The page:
Dec 312021

Recommended for fans of: Agalloch, Alcest, Wolves In The Throne Room

It’s not just the end of the month, but the end of what’s been a difficult twelve months for most of us, so what better time to get introspective and immersed in the rhythms and cycles of the natural world as we transition from one year to the next?

With three albums now under their belt, VVilderness – the scintillating solo-project of Hungarian vocalist and multi-instrumentalist vvilder – have been exploring the musical boundary between light and dark for a number of years now, each harsh yet haunting composition rich in both bitterness and beauty, atmosphere and energy, rugged metallic riffage and spellbinding melody.

And though the band’s sound is based in Black Metal, such is their embrace of other elements and influences – from dreamlike Doom to gloomy Shoegaze to brooding Folk – that what they create will likely appeal to a much wider audience, if they’re willing to give their music a chance.


The sombre slow-burn of “Starless Dark” sets the scene, and the mood, for the rest of the album, all resonant synths and shimmering strings which combine to give the record’s opening minutes a distinctly cosmic atmosphere, which in turn carries over into the more metallic strains of “Sól”, whose blend of gleaming melodies and gritty vocals, soaring tremolo and seething blastbeats, recalls the similarly uplifting and unearthly vibe of Mesarthim, albeit with a distinctly less dance-able vibe.

The title-track is a little under six minutes of mesmerising melody and immersive intensity, and contains both some of the album’s most aggressive and most atmospheric moments thus far – especially during its moody, melody-drenched mid-section – after which the agile acoustic string-work of “Life” provides the listener with a welcome moment of rest and reflection before the ethereal extremity of “New Earth” successfully marries the dreamlike aesthetic of early Alcest with the stranger and more synth-driven style of An Autumn For Crippled Children.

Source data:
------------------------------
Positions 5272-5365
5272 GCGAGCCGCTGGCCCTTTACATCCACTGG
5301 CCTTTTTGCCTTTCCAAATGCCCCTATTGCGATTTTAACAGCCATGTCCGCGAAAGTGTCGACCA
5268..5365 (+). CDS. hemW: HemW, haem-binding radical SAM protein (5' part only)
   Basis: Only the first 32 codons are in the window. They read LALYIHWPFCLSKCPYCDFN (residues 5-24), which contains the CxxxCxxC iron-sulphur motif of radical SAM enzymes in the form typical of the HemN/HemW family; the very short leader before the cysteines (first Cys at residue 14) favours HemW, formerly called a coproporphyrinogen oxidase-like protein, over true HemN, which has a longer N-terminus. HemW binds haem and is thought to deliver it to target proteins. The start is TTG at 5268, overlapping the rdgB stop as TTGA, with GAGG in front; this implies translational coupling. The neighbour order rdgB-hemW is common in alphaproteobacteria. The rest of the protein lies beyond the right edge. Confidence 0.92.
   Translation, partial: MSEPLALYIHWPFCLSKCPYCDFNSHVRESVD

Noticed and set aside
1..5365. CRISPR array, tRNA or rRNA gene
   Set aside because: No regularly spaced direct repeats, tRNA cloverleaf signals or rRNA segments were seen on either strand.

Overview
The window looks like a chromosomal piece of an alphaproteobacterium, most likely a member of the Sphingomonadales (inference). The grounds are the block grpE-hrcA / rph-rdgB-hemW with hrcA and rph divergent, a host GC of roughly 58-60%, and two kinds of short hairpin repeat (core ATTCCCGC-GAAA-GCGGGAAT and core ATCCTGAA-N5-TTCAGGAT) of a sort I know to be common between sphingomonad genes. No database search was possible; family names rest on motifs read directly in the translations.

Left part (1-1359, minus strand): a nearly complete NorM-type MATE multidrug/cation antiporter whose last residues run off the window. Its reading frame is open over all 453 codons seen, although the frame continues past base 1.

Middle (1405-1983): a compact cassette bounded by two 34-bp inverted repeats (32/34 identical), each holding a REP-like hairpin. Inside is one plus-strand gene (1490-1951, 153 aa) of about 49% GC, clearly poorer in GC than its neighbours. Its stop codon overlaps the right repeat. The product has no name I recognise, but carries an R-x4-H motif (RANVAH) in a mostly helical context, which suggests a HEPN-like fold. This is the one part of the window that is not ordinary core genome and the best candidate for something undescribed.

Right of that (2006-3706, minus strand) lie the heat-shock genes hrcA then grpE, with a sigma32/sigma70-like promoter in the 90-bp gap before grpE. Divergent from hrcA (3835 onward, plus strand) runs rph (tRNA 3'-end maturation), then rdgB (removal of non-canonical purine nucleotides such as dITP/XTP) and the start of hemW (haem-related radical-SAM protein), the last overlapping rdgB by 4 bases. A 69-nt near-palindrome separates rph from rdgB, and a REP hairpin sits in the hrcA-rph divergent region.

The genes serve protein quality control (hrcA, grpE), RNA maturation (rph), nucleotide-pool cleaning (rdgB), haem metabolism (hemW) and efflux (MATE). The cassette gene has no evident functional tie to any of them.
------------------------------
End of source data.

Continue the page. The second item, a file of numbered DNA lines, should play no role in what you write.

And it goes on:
Last, but by no means least, “Aftershine” ups both the intensity and the atmosphere in equal measure, resulting in an ambitious climactic odyssey of doom and gloom, melody and melancholy, which ebbs and flows through ten enthralling minutes of light and shade that showcase just how much potential remains to be explored by this particular project.


Thematically-speaking, the band’s second album is more introspective and introverted than its predecessor, as whereas that album explored the life cycle of an entire solar-system, from birth until death, Dark Waters concerns itself with more earthly, and earthy, matters, focussing both on the natural world around us and on the author’s ancestral connection to his environment.

As such you won’t be surprised to learn that the opening title-track takes its time to build slowly towards a cathartic climax, juxtaposing moody ambience and metallic fury, gorgeous female clean vocals and grim, gritty howls of palpable rage, in a way that feels warmer and more organic than its predecessor.